For people with type 1 diabetes, life is a perpetual tightrope act. They must carefully monitor the dosage and timing of insulin injections that allow them to teeter on the high wire that is optimum glucose control. Too little insulin, and their glucose levels rise, leaving them at risk over time for complications such as blindness and kidney failure; too much insulin and hypoglycemia (low blood glucose) results, making them vulnerable to coma or, in extreme circumstances, even death.

Now researchers studying type 1 diabetes believe they have found a way to help patients avoid the tightrope walk altogether. Several academic and commercial groups are conducting clinical trials for the latest generation of what’s known as the artificial pancreas. Contrary to what the name might suggest, artificial pancreas systems involve no transfer of tissue. Rather, the term refers to a complex technology that uses computer algorithms to automatically and continuously sense a person’s unique blood glucose balance and then substitute the endocrine function of a healthy pancreas.

A woman wears an early prototype of a bio-artificial pancreas (BAP) at the European Center for the Study of Diabetes on July 3, 2014, in Strasbourg, eastern France.

Frederucj Florin | AFP | Getty Images
A woman wears an early prototype of a bio-artificial pancreas (BAP) at the European Center for the Study of Diabetes on July 3, 2014, in Strasbourg, eastern France.

The new technology is a part of what the President’s Council of Advisors on Science and Technology refer to as personalized medicine — which the organization defines as “the tailoring of medical treatment to the individual characteristics of each patient.”

One company at the forefront of this approach is Dublin-based Medtronic, which estimates that its advanced version of an artificial pancreas system could be in the marketplace by next year. Meanwhile, a team of researchers led by Dr. Boris Kovatchev, director of theUniversity of Virginia Center for Diabetes Technology, has announced that the group will begin final clinical trials this summer on another artificial pancreas system developed by the University and refined for clinical use by the start-up company TypeZero Technologies.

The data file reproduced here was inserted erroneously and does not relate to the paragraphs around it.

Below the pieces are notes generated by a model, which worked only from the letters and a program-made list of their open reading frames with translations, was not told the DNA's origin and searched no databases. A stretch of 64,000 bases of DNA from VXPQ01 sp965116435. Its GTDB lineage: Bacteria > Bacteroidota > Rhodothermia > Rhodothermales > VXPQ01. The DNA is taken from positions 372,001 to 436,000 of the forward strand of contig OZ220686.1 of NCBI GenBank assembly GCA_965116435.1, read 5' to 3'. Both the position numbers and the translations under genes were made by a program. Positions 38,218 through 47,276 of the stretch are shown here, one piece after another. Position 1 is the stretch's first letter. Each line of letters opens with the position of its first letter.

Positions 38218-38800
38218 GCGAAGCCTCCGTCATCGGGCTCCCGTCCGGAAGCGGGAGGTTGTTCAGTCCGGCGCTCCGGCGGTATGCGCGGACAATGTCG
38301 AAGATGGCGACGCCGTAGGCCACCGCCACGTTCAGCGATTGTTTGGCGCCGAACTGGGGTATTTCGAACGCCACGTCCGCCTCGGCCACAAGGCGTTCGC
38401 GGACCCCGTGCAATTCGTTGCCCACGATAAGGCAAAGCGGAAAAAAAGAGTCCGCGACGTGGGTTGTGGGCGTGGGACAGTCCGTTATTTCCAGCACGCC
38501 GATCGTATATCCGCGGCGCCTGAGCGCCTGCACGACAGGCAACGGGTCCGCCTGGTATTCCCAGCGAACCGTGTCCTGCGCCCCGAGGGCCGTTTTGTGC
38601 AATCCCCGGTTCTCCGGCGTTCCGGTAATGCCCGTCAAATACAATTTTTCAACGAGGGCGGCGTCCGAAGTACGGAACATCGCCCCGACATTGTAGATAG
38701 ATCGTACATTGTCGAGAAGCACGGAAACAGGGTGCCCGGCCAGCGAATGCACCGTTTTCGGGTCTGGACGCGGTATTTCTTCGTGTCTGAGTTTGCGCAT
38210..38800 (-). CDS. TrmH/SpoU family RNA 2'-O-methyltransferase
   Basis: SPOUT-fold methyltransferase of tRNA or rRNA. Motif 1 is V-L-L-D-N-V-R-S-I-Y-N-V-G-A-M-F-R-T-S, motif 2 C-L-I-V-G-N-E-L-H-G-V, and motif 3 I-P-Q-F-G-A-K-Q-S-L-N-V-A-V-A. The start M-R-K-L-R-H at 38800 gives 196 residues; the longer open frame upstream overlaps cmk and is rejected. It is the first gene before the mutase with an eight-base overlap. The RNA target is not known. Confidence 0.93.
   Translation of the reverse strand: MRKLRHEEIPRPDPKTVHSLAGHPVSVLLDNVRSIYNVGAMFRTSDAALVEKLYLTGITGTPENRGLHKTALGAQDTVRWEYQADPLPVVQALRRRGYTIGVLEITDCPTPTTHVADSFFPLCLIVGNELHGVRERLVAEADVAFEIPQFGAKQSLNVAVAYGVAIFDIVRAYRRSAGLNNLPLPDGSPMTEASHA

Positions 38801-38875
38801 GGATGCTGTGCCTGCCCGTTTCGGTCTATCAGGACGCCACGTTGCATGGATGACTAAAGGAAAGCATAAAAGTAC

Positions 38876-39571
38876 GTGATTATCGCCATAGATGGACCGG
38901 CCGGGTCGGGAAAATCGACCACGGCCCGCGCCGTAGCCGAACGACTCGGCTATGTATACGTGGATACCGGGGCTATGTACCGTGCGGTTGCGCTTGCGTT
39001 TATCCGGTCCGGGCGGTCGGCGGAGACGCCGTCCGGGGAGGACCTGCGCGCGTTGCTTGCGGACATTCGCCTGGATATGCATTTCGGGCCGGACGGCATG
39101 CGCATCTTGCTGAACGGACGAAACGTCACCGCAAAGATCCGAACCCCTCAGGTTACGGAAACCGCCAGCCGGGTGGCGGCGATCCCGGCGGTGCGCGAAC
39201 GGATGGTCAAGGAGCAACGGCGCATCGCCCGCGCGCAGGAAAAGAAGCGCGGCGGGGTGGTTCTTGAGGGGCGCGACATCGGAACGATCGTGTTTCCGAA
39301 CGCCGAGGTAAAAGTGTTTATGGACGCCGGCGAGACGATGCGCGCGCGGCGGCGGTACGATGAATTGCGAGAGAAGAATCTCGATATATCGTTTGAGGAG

Still other research programs are in progress at Cambridge University and also at Boston University, where a team led by Professor Edward Damiano is developing a product that will measure both insulin and glucagon, a peptide hormone that works to raise the concentration of glucose in the bloodstream.

Dr. Marc Breton, associate professor at UVA’s Center for Diabetes Technology, says the technology behind artificial pancreas systems is being improved and refined daily. “The algorithms it is based on are resulting in better and better outcomes. For people with type I diabetes, it’s quite a hopeful time.”


A key player in the development of the artificial pancreas was JDRF, previously known as the Juvenile Diabetes Research Foundation. Several years ago, despite awareness that artificial pancreas technology could be helpful for type 1 diabetes, there was little interest from the industry to develop the product. JDRF’s chief mission officer, Aaron Kowalski, Ph.D., stepped in to persuade industry and regulatory officials that the technology was worthwhile and could be successfully marketed. The organization has since funded millions of dollars’ worth of research in the field.

The hope is that the new systems can transform the lives of the estimated 1.25 million U.S. individuals who suffer from type 1 diabetes and the estimated 80,000 children around the globe who are diagnosed each year. Marked by the immune system’s destruction of beta cells in the pancreas, type 1 diabetes is typically diagnosed in childhood or adolescence.

Compared to patients with type II diabetes, type 1 patients don’t use insulin efficiently, making them dependent on daily injections or a conventional insulin pump. In children, this can be especially worrisome because without constant monitoring, dangerously low glucose levels may go undetected in the overnight hours. Parents typically must awaken several times during the night to test their children’s levels and then be prepared to intervene on a moment’s notice.

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